Are you hearing murmurings of an early fall and a hard winter coming up?  I have, but I'm ignoring it all.  I love summer so much that I refuse to listen to it, but instead I will live in the day and live summer to the hilt until it has passed into fall.  Most people think summer is over when school begins, but I disagree.  Summer is summer until it is gone (Sept. 22nd) and even then we might get a nice little extension of Indian Summer.  I'm hopeful.  I want more gardening, more homegrown tomatoes and cucumbers, more barefoot days, more sunshine on my skin, more flowers blooming and green grass growing, and more warm rains falling on pastures.  I want more days with short-sleeved shirts and shorts, more sandal days, more days pushing the grands in the swings, and more birdsong and duckquacks.  A pair of Sandhill Cranes are roosting in the big cottonwoods near our house at night.  I see them fly up from the trees when I walk by in the evening.  I want more of that too.  Do you think I want too much?  Enjoy summer.  I am will be!


  1. Ahhh, sadly, summer is almost gone -- although I agree with you, I don't count it over until mid-September. Your gardens sound wonderful -- critters get into my tiny patch, so I'm thinking it's almost not worth it. And your spuds look divine!

  2. We don't in a normal year, get cold weather until Halloween, and some years like the last few Thanksgiving. We started our spring at the first of February, so I am a little weary of summer. :)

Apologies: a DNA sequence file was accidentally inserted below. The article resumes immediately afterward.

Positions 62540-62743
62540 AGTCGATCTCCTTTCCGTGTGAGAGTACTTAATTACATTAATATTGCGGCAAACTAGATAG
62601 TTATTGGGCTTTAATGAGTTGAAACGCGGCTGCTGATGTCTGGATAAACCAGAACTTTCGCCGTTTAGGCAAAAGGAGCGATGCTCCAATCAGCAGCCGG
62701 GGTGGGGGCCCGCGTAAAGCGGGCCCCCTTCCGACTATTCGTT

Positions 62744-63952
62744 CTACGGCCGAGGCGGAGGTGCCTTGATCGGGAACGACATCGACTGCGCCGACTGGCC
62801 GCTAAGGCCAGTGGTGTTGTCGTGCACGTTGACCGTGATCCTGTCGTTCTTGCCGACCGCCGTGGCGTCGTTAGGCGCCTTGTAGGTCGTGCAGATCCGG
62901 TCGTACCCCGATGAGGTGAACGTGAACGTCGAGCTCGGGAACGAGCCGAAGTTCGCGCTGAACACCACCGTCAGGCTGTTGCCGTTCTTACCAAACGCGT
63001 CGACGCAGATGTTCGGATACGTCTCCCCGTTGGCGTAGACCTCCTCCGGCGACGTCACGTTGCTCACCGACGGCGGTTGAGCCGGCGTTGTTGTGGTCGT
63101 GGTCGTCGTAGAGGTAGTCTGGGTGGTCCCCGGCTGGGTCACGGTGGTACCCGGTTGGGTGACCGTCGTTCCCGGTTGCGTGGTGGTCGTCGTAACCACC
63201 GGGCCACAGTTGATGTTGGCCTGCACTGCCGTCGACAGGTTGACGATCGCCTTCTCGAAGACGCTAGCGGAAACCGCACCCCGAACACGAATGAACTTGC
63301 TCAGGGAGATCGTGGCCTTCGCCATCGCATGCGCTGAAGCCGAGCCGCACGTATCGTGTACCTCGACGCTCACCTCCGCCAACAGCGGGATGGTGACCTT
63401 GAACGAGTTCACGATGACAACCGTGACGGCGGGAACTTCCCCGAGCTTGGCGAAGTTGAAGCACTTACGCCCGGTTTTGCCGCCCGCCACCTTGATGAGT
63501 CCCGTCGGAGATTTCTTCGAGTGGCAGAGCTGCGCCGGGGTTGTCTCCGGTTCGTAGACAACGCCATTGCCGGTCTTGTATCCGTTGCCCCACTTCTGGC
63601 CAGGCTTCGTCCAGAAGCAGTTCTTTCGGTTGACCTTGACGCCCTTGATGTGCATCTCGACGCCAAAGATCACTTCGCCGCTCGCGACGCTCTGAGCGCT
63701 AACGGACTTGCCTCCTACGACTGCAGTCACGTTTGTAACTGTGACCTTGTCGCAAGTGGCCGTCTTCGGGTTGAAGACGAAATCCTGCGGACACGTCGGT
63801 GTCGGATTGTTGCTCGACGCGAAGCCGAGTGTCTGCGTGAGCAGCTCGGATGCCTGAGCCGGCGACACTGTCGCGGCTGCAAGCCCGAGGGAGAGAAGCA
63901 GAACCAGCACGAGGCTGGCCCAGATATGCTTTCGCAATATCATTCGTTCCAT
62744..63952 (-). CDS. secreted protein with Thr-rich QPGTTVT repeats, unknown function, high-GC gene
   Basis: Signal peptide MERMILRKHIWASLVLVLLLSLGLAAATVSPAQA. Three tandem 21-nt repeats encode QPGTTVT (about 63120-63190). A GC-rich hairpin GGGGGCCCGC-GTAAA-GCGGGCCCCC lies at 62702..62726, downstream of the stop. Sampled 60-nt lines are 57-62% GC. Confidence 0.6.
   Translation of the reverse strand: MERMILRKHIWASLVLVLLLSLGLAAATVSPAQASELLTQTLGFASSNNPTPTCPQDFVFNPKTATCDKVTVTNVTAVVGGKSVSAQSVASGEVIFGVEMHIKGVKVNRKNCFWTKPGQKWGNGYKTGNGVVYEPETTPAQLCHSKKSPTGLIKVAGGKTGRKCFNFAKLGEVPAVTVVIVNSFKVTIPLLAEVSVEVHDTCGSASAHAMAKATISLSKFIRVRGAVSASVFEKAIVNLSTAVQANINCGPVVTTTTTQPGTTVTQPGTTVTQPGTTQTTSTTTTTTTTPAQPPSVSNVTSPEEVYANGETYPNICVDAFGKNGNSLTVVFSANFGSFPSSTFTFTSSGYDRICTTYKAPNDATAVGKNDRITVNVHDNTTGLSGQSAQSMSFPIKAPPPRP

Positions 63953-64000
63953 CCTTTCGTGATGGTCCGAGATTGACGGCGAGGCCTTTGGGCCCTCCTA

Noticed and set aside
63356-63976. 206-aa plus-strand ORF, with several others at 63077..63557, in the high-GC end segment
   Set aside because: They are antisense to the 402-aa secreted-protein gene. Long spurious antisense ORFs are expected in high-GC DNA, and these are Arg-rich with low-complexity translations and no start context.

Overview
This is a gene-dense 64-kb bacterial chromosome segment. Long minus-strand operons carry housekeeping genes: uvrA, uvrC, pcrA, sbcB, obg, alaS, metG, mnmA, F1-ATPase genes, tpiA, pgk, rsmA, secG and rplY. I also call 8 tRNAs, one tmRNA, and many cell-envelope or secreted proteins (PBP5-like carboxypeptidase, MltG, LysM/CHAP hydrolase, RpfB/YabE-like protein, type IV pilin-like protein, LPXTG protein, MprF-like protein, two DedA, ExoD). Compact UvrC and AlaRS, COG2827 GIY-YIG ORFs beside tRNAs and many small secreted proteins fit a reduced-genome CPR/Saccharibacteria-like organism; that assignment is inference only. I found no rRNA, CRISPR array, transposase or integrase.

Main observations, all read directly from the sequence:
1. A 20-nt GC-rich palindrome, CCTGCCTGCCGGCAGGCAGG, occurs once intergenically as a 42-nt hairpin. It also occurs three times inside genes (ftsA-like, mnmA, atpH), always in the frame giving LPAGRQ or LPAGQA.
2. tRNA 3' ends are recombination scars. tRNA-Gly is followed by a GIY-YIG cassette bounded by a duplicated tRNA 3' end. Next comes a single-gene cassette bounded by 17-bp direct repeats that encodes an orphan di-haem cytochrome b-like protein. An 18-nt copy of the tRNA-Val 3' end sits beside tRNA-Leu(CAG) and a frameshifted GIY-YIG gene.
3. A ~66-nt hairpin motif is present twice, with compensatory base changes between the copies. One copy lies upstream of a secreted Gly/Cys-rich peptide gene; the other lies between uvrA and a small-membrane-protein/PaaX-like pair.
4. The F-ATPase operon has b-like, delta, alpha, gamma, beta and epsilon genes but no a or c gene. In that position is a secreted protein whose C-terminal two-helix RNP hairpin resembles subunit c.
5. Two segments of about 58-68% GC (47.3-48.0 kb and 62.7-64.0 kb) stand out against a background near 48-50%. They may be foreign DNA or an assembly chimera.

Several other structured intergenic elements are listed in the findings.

My tomatoes haven't done worth a darn but the peppers have gone crazy. I think next year I will try your potato planting. Well, I don't know what I will do if we have more drought. No garden for sure.
    I remember it raining more too when I was a kid. We had pastures all around us and we didn't have to irrigate like now.
    It sounds so nice to be fixing soup. I am looking forward to that.
    I hope your summer lasts as long as you would like. I know your winters sure last long.

  3. I say it's not over till its over. How nice to have fresh bounty out your door! That soup sounds so delicious...

  4. Lovely potatoes! Nope, I love summer so I don't think you are asking too much. I live where there is serious SNOW so you deserve all the nice summer weather you can get.

  5. My garden is a mess right now! A couple weeks of hot, humid weather have kept me inside, and it's really time to clean up and plant for fall. Funny, we can grow lettuce in the fall, sometimes through December, and again in early spring, but the summer is just too hot. So I'm looking forward to the cooler weather, as homegrown lettuce is almost as good as homegrown tomatoes (but not quite).

    I'm going to try your way of growing potatoes!


  6. Your Yukon Golds are lovely! Yum! I pray summer hangs on for a long time, just for you!

  7. I agree, I agree! If I grew potatoes I think they would be Yukon Golds. So buttery and creamy...

  8. You're such a doll :) Summer must love you too! You do give it a lyric quality and make it sound so heavenly. Summer to me is just overwhelming heat -- a stifling oven of discomfort -- and waves of mosquitoes. I'm always eager for it to go away, so I can go back outside again :) Your garden sounds fabulous! And your historical gardens sound great too!

  9. Oh I loved your post. My mom used to have a huge garden. She never had to water it (I did):) My job was also to mulch it with lawnmower clippings. I have also been growing my potatoes under straw. It is ten times more productive than in the ground. We just picked sweetcorn. The first and probably last. What is left needs about a week and it is supposed to snow tonight or tomorrow. Drat. Gardening is the best form of gambling.